Title: Cyberpunk 2077
Developer: CD PROJEKT RED | Publisher: CD PROJEKT | Initial Release: 10th December 2020
The wait is finally over! Cyberpunk 2077 is out in the wild and the immense open world, inspired by the 1988 table-top RPG of the same name, is ready and waiting for you to enjoy. First announced as far back as 2012 and originally slated for release on the 16th April of this year, CD PROJEKT RED's latest game has of course been subject to multiple delays. Pushing that date back to the 17th September, the 19th November, and finally to the 10th December, it seemed like Cyberpunk was destined to be a permanent object of anticipation, but no longer.
So has the extra time been worthwhile? Well, with the PS4 version of the dystopian future RPG arriving with a day 1 patch that is over 40 GB in size, I can immediately say that the update makes a clear improvement to the game and you should absolutely install the latest version before diving in. Playing the game in vanilla v1.00 form, I was a little underwhelmed in a few areas, but as of v1.02, lighting and textures appear improved, performance is massively boosted and even the impressive looking photo mode benefits from some important tweaks.
there is no real substitute for actually feeling how the features behave with controller in hand...
There is no doubt that the sprawling neon metropolis and flawed underworld of Night City, as well as the near-future tech and prevalence of cybernetic human-augmentations are a certain draw for sci-fi fans to explore as the mercenary known simply as "V". However, these are also things that bring a very alluring aesthetic for virtual photographers so it is great to know that CD PROJEKT RED have not overlooked the art form and have included a well-featured photo mode. As always, I'll be going into more depth later with a fully detailed review but for now, let's take a hands-on look at the photo mode and find out whether it too can live up to the anticipation.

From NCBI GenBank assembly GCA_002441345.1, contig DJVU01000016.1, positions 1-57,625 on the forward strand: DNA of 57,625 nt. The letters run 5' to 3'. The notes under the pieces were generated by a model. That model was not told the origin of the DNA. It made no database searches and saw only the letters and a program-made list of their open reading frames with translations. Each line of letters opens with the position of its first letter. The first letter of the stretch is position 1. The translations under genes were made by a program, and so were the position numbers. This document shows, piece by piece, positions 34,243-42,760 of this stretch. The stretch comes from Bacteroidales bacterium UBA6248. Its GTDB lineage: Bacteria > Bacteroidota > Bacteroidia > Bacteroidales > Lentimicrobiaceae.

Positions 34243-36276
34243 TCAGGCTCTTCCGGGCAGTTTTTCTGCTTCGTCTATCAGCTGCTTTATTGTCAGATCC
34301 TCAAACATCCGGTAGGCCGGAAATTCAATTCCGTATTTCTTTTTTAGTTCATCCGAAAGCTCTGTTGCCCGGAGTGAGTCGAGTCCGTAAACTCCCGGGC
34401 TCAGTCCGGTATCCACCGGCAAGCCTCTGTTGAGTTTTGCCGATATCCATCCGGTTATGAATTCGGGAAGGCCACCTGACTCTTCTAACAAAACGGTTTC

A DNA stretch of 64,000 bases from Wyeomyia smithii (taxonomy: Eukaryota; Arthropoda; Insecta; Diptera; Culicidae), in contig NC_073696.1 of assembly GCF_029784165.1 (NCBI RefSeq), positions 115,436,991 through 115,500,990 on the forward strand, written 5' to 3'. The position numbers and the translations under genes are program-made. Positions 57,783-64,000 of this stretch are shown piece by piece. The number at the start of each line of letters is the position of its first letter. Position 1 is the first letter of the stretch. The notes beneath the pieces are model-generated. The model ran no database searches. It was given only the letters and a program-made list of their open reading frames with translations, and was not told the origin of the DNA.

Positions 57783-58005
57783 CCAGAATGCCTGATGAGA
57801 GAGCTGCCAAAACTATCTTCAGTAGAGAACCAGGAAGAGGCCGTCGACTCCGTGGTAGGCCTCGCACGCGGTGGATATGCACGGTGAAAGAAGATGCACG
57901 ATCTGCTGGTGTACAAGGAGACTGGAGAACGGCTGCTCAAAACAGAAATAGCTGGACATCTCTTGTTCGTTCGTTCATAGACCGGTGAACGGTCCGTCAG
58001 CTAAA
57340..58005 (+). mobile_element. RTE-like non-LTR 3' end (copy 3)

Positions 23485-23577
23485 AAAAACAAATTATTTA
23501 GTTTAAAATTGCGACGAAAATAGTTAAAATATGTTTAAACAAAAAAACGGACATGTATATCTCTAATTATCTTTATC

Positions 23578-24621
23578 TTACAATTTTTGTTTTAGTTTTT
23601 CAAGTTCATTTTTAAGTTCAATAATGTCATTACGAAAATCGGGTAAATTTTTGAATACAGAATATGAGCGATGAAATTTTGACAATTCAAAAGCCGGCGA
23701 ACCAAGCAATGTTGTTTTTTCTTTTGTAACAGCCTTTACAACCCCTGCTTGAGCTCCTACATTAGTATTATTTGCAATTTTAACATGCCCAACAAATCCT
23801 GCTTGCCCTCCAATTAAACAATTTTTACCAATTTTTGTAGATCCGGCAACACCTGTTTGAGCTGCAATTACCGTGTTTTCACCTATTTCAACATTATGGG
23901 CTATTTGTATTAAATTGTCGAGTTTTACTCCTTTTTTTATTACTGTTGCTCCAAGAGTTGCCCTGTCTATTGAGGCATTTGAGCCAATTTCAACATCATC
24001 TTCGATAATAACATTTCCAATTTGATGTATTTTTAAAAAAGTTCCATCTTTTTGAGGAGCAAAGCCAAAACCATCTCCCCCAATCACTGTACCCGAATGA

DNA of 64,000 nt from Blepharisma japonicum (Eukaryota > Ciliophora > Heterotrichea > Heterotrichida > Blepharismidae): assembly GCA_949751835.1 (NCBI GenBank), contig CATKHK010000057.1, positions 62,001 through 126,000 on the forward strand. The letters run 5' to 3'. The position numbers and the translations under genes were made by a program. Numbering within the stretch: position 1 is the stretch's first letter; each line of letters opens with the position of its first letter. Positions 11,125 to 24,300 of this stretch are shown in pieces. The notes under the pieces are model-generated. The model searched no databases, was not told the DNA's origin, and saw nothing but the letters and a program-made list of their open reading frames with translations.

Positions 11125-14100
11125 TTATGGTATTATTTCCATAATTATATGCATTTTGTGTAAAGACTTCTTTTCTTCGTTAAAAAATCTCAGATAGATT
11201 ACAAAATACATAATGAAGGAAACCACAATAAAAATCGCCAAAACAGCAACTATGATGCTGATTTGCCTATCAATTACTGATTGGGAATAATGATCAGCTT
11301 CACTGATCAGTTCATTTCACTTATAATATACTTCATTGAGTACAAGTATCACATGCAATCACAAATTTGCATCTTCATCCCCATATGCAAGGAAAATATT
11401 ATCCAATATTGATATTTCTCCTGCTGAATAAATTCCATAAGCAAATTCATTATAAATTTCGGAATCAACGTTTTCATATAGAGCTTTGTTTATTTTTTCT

Key Photo Mode Features:
Extensive character posing & positioning options
Stylised stickers and frames
Save & Load entire photo mode configurations
Admittedly, most of the features of Cyberpunk 2077's photo mode were revealed in the excellent photo mode trailer that the studio released around a week ago; you can see my breakdown of that here, but there is no real substitute for actually feeling how the features behave with controller in hand. Getting into the photo mode is easy enough with a simultaneous click of the L3 & R3 buttons that is actually a big improvement on the obscure combination of L3 & Options that the game used in v1.00 (see, you really should update it first). A stylised UI greets you with a series of red menu tabs, a permanent thirds grid, and lets the user freely adjust settings while hidden, but the interesting sounding "camera type" options may be something of a disappointment.
[ Image © CD PROJECT RED ]
The default mode is "Drone" but don't be fooled, this is an orbit camera that is permanently tethered to the playable character, using the RS to orbit around V and the LS to adjust the camera in the lateral truck & dolly planes. While it is possible to hide V in the UI, the behaviour is quite comparable to that of Death Stranding's camera and suffers from the same limitations of not being able to move past or look away from the character's position. Consequently, photographing the highly interesting environments is harder than it needs to be and revolves largely around placing the character to create a line of sight for the camera. As for that other camera type, it's a first-person perspective that doesn't allow lateral movement so no saving grace there then.